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Burying news hurts crisis response, says IPI, while urging World Economic Forum participants to commit to press freedom

(IPI/IFEX) - The following is a 27 January 2009 IPI press release:

IPI to Davos: Burying News Hurts Crisis Response

VIENNA, Austria, 27 January 2009 - As more than 2,500 business and political leaders prepare to gather for the annual World Economic Forum in Switzerland, the International Press Institute today urged participants to commit to press freedom as a way to help tackle global challenges.

The five-day gathering of VIPs, which begins 28 January in Davos, will include discussions of how to spur economic revival, effective governance, sustainable development and leadership values.

''Participants at this year's forum face daunting global issues, but we cannot forget the vital role journalists and free media play in being an early-warning system to economic, political and humanitarian crises,'' IPI Director David Dadge said today. ''Too many governments, and occasionally even companies, prefer to bury the truth by whatever means necessary rather than deal with the consequences.''

On a day-to-day basis, journalists in many countries face intimidation, prosecution, incarceration - even death - for doing their jobs. Since 1 January 2008, 73 journalists have been killed worldwide, and dozens languish in jails in countries that include Azerbaijan, Eritrea and Cuba.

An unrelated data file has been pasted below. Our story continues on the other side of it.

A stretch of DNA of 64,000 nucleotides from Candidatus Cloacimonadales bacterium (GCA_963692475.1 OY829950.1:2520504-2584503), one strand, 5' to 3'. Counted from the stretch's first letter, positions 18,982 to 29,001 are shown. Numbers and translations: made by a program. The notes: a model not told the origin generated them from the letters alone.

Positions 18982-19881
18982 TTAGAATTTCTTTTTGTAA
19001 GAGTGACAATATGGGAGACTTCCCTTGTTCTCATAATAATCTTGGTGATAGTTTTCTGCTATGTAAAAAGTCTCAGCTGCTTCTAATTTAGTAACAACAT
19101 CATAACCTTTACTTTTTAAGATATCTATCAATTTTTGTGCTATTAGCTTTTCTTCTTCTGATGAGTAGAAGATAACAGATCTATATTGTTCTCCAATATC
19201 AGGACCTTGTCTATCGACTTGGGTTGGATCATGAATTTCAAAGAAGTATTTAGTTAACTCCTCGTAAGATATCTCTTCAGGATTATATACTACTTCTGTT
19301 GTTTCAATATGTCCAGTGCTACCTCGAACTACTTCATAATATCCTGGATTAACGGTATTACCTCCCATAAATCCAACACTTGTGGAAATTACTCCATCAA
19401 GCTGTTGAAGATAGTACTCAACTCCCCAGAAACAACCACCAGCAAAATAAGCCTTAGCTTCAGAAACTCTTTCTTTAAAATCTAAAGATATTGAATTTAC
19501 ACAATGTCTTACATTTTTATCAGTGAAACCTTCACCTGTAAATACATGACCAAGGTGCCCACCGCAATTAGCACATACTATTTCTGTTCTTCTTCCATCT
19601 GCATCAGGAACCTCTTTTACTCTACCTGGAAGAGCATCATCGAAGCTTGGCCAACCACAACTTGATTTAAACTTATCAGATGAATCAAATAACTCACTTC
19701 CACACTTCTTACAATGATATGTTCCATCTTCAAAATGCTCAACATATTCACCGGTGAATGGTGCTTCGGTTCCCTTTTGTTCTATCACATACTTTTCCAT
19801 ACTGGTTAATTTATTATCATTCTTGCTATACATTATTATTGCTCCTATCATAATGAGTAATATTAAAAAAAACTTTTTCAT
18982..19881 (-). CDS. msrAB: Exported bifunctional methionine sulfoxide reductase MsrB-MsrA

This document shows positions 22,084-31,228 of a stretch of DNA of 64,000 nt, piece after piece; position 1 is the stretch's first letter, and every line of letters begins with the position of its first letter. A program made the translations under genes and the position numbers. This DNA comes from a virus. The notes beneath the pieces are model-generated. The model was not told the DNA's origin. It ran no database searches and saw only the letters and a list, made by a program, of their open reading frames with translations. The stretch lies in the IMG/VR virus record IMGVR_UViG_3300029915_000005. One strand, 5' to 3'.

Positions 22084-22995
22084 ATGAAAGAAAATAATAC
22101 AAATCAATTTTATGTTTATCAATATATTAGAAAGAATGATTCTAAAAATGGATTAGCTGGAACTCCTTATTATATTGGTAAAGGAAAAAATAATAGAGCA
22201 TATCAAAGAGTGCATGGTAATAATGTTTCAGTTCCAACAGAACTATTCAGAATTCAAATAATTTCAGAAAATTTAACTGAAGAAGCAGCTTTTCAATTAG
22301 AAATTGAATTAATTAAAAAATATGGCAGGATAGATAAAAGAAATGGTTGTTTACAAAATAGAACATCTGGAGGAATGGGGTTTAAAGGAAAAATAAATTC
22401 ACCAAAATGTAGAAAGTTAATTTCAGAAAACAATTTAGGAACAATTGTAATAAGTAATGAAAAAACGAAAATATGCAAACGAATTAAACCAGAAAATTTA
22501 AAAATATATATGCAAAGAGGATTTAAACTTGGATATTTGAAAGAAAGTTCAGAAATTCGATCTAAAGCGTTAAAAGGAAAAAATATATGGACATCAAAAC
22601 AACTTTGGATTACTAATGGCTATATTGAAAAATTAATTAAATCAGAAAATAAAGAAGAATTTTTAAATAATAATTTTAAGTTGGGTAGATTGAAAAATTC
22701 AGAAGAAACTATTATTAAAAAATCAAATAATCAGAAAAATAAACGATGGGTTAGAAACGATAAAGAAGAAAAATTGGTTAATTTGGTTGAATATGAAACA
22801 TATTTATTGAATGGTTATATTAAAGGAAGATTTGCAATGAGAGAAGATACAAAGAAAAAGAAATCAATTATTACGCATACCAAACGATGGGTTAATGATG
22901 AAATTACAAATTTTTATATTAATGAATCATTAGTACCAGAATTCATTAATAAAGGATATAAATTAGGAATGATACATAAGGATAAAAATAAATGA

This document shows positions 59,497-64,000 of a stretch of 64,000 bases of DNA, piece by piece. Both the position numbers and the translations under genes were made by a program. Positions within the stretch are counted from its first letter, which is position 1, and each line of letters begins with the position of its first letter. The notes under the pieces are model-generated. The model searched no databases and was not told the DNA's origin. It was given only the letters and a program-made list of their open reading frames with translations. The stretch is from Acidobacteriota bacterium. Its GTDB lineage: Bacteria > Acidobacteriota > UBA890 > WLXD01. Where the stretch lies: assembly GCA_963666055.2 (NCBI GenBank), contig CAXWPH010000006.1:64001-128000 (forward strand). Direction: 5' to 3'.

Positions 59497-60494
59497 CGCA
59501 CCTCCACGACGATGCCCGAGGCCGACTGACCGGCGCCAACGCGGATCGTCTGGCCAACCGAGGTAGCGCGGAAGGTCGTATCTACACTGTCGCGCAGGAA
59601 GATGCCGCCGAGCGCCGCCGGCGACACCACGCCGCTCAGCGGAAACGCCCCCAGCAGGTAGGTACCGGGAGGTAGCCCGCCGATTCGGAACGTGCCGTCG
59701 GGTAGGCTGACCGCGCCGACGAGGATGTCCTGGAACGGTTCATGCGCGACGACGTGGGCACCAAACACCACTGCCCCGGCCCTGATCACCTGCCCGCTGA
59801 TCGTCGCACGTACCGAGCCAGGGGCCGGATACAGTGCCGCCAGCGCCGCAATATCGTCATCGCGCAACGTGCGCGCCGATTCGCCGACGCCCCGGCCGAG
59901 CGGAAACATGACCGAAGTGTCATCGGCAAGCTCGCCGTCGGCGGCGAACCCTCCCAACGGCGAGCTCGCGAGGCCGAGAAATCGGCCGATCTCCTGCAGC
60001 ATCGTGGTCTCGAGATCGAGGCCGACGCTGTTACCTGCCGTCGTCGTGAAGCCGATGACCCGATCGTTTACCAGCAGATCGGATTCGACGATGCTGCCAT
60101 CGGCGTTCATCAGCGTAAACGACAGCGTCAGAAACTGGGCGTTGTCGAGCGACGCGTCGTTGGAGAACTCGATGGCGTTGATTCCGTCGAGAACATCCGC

Reports from IPI and other media and human rights groups cite crackdowns on journalists in China and Burma (Myanmar) who tried to file field reports on natural disasters, and in some cases, journalists in China who reported on lost jobs and other impacts of the global financial crisis. In disaster-prone Ethiopia, in-depth reports on famine and social unrest are often taboo subjects for journalists.

''If journalists are to provide warnings when governments cannot - or will not - they must have access to information,'' Dadge said. ''The financial crisis is a prime example of where government and corporate leaders stand to benefit from dogged reporting, to understand what problems lie on the horizon, and a good lesson in why leaders need to be held to account.''

Dadge said the leaders who gather at Davos should set an example by embracing transparency and press freedom.

Media freedom and independence are not new themes to the World Economic Forum. In 2003, accusations of media bias and stereotypes over the US invasion of Iraq sparked a freewheeling debate at a World Economic Forum event. The 2006 World Economic Forum on Africa called for a partnership to combat corruption, with advocates citing the valuable role journalists play in sniffing out graft.

Despite the economic challenges that are expected to dominate this year's Davos forum, organisers say the event is expected to be one of the best attended since the meetings began in 1971. Last year's January meeting was dominated by another crisis - a decline in food supplies and rocketing cost of grains and other basic commodities - as well as calls for bolder leadership on climate change and water supply problems.

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